Laptop has everything that you need, but needs to lose 0...

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October 19, 1998|By Gareth Branwyn

Laptop has everything that you need, but needs to lose 0) weight

Over the last few weeks, I've had a chance to spend some time with Dell's Inspiron 7000 D300LT on my lap (and boy, are my thighs tired!).

This $4,000 behemoth is 9 plus pounds of high-performance excitement with a 300 MHz Pentium II, 8-gigabyte hard drive and a 15-inch active-matrix monitor. It's not the kind of laptop you'd want to toss into your backpack for a retreat to your fortress of solitude at the North Pole, but if you need a serious PC with mobility, this system delivers.

The Inspiron 7000 is loaded with such impressive features as 128 of RAM, a Toshiba DVD-ROM/3.5-inch floppy combo, an 8 MB, 3D video card, PCI-based 3D surround-sound chip, built-in 56K modem, two USB ports and a Lithium Ion battery that gives you almost 2.5 hours of real-world power.

The only thing lacking was the stereo speakers that are ported out of thin slits on the sides of the unit. To get the most out of the sound chip (when the laptop's on your desk, anyway), you'll need external speakers.

I also found the 7000 odd looking, with all sorts of overhangs, curves in strange places and weird angles - no door to protect all of the plug ports in the back! But hey, contrary to popular $H opinion, I think the iMac looks tacky.

The latest issue of Maximum PC gives the Inspiron 7000 a perfect 10. That may be an overstatement, but if you need a high-performance laptop and you're not bothered by the price tag and Herculean requirements of carrying it around, you can't go wrong with this machine. An Inspiron 7000 with less memory, a smaller hard drive and fewer features is also available.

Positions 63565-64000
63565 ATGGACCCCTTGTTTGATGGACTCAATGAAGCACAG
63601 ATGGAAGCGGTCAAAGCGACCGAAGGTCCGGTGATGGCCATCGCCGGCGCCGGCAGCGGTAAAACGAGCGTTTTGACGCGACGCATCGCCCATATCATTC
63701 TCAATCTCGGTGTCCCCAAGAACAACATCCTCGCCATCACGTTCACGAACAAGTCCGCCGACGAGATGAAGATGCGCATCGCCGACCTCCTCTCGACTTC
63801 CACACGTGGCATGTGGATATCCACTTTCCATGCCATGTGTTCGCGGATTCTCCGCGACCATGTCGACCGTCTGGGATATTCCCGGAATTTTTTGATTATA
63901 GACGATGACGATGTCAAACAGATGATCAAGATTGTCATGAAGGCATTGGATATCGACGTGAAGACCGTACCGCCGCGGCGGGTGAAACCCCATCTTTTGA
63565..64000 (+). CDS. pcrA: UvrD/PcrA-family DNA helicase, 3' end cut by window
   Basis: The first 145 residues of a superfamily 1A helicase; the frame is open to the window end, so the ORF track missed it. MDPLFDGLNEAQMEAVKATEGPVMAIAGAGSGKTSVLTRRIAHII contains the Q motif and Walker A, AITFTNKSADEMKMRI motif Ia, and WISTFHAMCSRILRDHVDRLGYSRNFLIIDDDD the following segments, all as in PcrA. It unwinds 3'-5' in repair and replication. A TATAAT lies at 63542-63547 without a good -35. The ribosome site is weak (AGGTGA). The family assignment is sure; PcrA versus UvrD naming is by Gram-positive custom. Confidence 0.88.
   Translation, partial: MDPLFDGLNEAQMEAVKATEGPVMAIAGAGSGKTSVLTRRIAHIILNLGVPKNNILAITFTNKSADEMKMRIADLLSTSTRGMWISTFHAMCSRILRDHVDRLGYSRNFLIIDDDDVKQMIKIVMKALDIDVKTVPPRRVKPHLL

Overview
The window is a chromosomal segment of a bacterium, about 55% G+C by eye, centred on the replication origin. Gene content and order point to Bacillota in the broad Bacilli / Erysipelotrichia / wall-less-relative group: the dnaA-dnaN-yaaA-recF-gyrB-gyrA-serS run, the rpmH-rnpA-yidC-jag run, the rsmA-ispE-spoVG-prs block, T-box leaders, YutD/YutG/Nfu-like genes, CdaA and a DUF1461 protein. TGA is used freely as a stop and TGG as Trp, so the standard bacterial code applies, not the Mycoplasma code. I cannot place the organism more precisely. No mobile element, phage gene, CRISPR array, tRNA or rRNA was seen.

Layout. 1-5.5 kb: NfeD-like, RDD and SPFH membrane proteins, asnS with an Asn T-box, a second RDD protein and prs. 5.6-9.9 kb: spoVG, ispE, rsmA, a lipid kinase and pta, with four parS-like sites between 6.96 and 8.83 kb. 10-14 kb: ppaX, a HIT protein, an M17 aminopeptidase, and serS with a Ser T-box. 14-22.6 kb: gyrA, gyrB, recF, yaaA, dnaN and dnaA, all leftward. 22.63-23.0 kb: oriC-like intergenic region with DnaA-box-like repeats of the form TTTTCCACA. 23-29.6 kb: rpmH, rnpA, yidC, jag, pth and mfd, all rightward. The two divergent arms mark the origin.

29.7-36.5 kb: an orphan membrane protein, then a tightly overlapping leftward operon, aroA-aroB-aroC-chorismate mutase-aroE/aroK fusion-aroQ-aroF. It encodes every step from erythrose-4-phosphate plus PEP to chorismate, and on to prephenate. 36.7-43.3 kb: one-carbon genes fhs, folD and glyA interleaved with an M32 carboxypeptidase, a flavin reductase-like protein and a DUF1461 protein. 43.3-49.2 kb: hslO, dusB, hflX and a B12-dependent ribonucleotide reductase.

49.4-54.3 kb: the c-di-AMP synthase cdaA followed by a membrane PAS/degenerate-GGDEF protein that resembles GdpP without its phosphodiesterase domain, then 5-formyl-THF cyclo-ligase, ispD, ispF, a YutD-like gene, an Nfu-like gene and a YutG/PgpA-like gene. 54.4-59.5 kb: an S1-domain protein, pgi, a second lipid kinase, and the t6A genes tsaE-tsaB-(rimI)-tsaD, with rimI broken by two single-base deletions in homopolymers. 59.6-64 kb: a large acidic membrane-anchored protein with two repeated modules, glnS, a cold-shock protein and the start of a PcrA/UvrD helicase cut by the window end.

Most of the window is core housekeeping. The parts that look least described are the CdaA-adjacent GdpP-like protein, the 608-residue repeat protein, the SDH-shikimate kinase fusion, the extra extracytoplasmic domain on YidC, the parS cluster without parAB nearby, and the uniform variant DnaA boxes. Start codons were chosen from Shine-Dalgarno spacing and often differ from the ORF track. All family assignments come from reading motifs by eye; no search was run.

Information: 800-932-435 or

GenX BioThrottle helps you control flight, racing games

QuickShot Technology has added a little something to the analog/digital joystick with their $50 (try not to giggle) GenX 700K joystick.

Called a BioThrottle, the GenX's secondary controller sits to the left of the joystick proper and slides forward and back along the joystick base. For games that use a throttle (such as flight and racing simulators), you can set up the BioThrottle to accelerate and decelerate your vehicle. The throttle also has an extra set of four digital fire buttons under your fingers and thumb.

Another standout feature of the GenX 700K is a rotational 3D handle, giving you, in addition to X- and Y-axis control, rotational and side-to-side, torso-style movement. A 4-position multiview switch sits on top of the joystick; LEDs on the base tell you which mode you're in (digital or combined analog/digital).

The GenX 700 is freakishly large and looks uncomfortable, but it's not. With a weighted base, it sits securely on your lap.

The controller's only significant drawback is that it cannot be customized. Unlike other joysticks in its class, it comes with no software to change button functions. You have to do that within your game software.

Information: 408-263-4163 or

Look for full reviews of these and other neat gadgets at

Pub Date: 10/19/98

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